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As we leave Villenueve we pass through the industrial zone surrounding Beziers and arrive at Les Sept Ecluses de Fonceranne (the Seven Locks of Fonceranne) at lunchtime. These locks are a feat of engineering; they raise the Canal du Midi about 30 meters. Each lock is double long and filled by the lock ahead; once the lock is filled the gate is open for the next and so on. About four boats of our size can go up or down at the same time. There is a schedule posted that says boats going upstream (us) can enter between 10AM and 11:45AM and 4PM and 6:45 PM. We arrive fourth in line around 1PM, so are prepared to go up at 4PM. That gives us time to take a walk into Beziers, which we do.
From the canal, Beziers is enchanting to look at. Built on a hill, a castle fortress surrounded by fortifying walls below dominates; three arched large stone bridges fan across the Orb River that flows under the canal held aloft by an aqueduct. Medieval and brooding it is the birthplace of Paul Riquet (1604-1680), the man who initiated the building of the Canal du Midi.
The weather is fair so we hit the towpath and veer off onto the road into town. Being lunchtime there is a reasonable chance to spot a good menu and dine out. After a two-mile walk to town from the canal, through some rather unimpressive auto repair zones and crumbling maisons de ville or townhomes, we walk over one of the beautiful bridges and are in Beziers proper.
Although it is a main street, there are no restaurants in sight as we hike up the sidewalk. Since this is a town built on a big hill, all the roads go up or down. We go by a dark and very hot restaurant and decide to leave it behind for something cooler. More hiking, but there is no other restaurant save for some dodgy looking snack bars with no one inside. After the hustle and bustle of lunchtime in Montpellier, Port Ariane and the canal villages, we are baffled to see a place that just closes up on itself. At the fortified wall we get an eyeful of the castle fort that is as forbidding as it ever was four or five hundred years ago. Little chance of a cheerful bistro. Defeat admitted, the walk back goes much quicker and we snag a baguette at the bakery to have lunch on board. Rarely have I seen a community so lacking in joie de vie. There is a mystery here, for Beziers has all the features that make Bath, England engaging and popular but its people hide from the public and each other during France’s most social hour. There is a lovely garden (no people in it) and the guidebook talks about a spectacular August festival during which bulls are run through the streets and wine flows from the fountains. I’m not a fan of running away from bulls so Beziers is not on the go-back list. On board we admire the beautiful view of this glum town and enjoy lunch as we wait for the gates to open.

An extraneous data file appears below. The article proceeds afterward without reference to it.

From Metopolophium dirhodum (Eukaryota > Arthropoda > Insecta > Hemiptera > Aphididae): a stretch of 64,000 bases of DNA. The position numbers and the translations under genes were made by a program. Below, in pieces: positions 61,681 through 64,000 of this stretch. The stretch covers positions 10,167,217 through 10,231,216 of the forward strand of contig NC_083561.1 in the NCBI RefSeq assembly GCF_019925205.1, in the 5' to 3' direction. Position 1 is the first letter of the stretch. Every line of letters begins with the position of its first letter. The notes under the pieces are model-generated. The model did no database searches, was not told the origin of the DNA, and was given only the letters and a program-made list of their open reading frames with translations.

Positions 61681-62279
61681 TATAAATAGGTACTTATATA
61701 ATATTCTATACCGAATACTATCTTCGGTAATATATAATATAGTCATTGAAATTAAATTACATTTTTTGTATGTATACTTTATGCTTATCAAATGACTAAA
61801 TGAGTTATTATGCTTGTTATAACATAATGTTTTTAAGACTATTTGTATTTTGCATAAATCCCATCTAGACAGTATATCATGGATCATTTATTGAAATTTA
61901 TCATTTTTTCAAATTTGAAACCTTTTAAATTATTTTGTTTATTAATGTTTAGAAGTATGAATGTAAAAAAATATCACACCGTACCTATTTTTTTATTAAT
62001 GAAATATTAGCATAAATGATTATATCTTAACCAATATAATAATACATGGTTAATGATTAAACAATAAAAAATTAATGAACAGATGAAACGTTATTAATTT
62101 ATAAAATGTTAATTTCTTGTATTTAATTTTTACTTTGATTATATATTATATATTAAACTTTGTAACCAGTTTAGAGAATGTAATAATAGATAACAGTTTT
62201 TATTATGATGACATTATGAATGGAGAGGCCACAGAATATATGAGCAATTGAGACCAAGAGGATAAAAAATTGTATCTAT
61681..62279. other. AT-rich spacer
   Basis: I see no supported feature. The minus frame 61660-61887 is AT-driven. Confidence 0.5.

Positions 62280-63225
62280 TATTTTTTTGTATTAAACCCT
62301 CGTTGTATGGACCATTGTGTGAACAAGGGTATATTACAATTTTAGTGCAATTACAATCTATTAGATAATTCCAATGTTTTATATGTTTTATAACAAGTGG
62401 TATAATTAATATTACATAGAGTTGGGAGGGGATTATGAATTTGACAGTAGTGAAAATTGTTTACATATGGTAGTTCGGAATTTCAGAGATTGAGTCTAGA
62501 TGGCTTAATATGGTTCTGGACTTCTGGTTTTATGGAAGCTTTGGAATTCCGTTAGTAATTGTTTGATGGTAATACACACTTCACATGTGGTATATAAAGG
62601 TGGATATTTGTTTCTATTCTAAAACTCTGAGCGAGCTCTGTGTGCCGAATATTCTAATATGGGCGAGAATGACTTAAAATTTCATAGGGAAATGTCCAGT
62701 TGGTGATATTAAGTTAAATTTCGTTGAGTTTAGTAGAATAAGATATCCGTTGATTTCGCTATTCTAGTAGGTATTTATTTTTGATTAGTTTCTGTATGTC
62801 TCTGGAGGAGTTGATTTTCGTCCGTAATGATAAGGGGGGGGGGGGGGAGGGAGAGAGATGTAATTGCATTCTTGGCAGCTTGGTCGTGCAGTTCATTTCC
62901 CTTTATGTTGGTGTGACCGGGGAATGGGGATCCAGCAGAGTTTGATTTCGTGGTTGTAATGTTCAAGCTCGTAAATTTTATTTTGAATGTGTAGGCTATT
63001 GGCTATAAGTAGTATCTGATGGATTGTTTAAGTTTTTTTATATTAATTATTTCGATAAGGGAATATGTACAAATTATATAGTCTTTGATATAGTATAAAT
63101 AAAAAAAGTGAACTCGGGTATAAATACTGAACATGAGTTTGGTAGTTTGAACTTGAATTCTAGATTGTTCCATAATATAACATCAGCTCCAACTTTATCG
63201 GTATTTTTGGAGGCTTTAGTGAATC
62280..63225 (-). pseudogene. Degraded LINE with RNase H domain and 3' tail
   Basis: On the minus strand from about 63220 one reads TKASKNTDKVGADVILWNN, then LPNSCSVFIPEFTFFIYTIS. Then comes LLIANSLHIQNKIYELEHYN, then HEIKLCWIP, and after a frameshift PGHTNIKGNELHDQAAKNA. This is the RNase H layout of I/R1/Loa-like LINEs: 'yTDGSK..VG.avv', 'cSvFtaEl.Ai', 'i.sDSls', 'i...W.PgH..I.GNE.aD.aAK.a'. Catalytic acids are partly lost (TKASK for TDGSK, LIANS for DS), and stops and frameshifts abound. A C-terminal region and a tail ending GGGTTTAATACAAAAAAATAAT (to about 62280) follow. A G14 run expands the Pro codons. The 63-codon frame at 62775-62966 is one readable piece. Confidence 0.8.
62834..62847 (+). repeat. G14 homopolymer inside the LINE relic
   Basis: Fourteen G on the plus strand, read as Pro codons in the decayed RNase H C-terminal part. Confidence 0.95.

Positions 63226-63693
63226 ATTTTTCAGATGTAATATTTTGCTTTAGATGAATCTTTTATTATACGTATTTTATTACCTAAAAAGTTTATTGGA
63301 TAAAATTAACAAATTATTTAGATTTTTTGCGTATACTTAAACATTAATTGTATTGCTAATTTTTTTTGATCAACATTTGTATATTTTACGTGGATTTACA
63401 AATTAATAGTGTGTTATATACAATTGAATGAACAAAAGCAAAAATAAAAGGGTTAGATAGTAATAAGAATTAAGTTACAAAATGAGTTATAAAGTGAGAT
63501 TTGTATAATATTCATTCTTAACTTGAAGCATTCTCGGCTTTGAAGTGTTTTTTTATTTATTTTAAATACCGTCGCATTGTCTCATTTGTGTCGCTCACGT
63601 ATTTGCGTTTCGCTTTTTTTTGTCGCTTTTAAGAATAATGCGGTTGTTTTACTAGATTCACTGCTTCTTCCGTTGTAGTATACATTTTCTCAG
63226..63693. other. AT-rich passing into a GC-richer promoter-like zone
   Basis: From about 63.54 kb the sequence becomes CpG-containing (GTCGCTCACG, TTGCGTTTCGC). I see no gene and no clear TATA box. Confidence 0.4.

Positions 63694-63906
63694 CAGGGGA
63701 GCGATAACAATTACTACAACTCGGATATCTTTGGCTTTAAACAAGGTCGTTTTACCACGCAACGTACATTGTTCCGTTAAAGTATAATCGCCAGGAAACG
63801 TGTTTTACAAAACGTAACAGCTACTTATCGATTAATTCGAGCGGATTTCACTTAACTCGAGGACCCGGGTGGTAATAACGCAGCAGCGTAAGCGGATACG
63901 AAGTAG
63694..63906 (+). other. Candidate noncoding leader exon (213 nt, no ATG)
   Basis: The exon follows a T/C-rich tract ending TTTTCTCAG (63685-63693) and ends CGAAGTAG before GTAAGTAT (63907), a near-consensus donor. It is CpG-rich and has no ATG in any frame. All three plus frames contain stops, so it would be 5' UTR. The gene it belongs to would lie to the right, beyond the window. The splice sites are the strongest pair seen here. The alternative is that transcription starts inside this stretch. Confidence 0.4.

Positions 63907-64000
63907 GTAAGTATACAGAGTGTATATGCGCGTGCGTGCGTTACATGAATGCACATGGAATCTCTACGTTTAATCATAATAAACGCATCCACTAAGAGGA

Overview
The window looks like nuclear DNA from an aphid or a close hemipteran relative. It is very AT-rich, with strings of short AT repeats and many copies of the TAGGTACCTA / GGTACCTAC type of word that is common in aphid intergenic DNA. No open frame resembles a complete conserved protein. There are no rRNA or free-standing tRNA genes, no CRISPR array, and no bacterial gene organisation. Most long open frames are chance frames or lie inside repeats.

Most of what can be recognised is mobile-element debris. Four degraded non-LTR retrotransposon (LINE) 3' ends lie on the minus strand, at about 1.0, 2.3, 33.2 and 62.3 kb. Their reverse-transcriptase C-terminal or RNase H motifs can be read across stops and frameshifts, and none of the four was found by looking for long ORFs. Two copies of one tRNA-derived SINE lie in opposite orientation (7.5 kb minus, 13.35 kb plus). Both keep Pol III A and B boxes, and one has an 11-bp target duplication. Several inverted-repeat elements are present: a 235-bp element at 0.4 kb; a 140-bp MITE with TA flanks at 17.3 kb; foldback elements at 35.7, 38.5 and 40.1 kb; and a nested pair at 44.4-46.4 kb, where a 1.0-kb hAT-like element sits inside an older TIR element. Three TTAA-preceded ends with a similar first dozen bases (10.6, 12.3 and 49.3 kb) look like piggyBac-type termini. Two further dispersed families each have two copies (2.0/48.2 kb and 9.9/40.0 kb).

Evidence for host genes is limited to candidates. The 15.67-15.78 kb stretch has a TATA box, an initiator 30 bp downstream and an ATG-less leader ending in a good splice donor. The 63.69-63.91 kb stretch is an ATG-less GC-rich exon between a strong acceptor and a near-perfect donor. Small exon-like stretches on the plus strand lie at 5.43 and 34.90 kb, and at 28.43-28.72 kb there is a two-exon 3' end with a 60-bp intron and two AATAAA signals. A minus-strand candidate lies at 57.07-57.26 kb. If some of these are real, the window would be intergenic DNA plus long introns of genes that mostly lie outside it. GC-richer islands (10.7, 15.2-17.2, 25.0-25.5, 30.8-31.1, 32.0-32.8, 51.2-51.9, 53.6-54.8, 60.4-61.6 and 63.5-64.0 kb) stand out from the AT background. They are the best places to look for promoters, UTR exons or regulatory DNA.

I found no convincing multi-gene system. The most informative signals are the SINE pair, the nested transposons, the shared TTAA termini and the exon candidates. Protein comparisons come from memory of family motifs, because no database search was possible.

At 4PM we hear engines revving and see the lockkeepers waving us into the first lock. Quickly we untie the ropes and steer in, the last of four boats, the rest of which are all hire craft. There is a sense of urgency due to the long queue of boats behind us waiting to get through today. Just as soon as I can tie us up at the bollards, the paddles are opened and Niagara Falls comes plummeting down, or so it seems. Tons of water pressurized by the canal current gush powerfully into the lock. These locks are deep, about 20 feet, and the boats jostle each other as they rise. Oo-La-La is the only private boat and the only steel boat in company with fiberglass hire boats. We are very careful to keep ourselves off anyone else but no one seems concerned; in fact many are sitting with a glass of wine as they let other crew members work the ropes and steer. Unfortunately sometimes our dingy gets hooked over the bow of the boat behind but we manage to untangle without much wear and tear. The boat’s clean white paint job is getting black marks and scratches but nothing that can’t be restored easily.
Lock keepers are very helpful and we are at the top of the seven locks within an hour. Dozens of onlookers climbed along with us the entire passage through Les Sept Ecluses and the photo at the top of the locks shows the crowds and the height to which we had risen. Passage was festive amongst our Italian, German and English lockmates; we all waved goodbye as we cruised out the final gate.
It is now 5PM, late in the day, so nearby Port Colombiers is our destination for the night. There we find an enclosed marina, the home base for a hireboat company; this is good since they have diesel to sell dockside and we gratefully buy 200 liters. The port captain graciously offers us the slip at the dock for the night and we accept.